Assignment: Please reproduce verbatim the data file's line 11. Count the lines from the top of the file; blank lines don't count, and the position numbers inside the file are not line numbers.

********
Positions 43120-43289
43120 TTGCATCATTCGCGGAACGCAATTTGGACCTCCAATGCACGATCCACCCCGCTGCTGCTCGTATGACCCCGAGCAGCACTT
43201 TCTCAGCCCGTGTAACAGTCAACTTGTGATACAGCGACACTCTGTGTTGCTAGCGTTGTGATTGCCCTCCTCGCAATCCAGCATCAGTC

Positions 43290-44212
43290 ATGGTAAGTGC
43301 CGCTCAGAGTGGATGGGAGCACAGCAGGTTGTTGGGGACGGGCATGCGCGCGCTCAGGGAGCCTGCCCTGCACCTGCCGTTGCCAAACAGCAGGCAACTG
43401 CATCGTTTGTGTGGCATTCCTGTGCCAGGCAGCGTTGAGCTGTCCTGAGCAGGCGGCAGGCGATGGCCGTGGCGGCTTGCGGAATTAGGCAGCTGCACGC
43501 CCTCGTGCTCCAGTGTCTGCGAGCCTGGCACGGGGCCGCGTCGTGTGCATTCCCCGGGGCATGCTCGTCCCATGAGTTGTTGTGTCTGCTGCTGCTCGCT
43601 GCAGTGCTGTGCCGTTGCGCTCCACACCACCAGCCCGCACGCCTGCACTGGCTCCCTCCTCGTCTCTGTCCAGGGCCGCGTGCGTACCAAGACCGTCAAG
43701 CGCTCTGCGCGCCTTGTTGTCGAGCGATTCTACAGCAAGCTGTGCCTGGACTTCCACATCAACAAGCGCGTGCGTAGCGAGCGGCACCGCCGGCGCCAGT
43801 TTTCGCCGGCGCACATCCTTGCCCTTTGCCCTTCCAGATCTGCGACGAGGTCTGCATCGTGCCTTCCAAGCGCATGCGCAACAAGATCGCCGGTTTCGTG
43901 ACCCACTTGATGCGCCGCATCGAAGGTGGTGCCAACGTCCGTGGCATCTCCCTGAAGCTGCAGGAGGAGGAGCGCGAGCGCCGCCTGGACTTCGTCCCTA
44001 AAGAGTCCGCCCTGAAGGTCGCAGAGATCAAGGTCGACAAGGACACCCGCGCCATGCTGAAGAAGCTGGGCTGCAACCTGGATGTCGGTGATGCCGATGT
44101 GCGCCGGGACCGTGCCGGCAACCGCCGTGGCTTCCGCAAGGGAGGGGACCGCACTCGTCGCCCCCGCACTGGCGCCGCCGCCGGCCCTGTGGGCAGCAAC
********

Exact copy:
43801 TTTCGCCGGCGCACATCCTTGCCCTTTGCCCTTCCAGATCTGCGACGAGGTCTGCATCGTGCCTTCCAAGCGCATGCGCAACAAGATCGCCGGTTTCGTG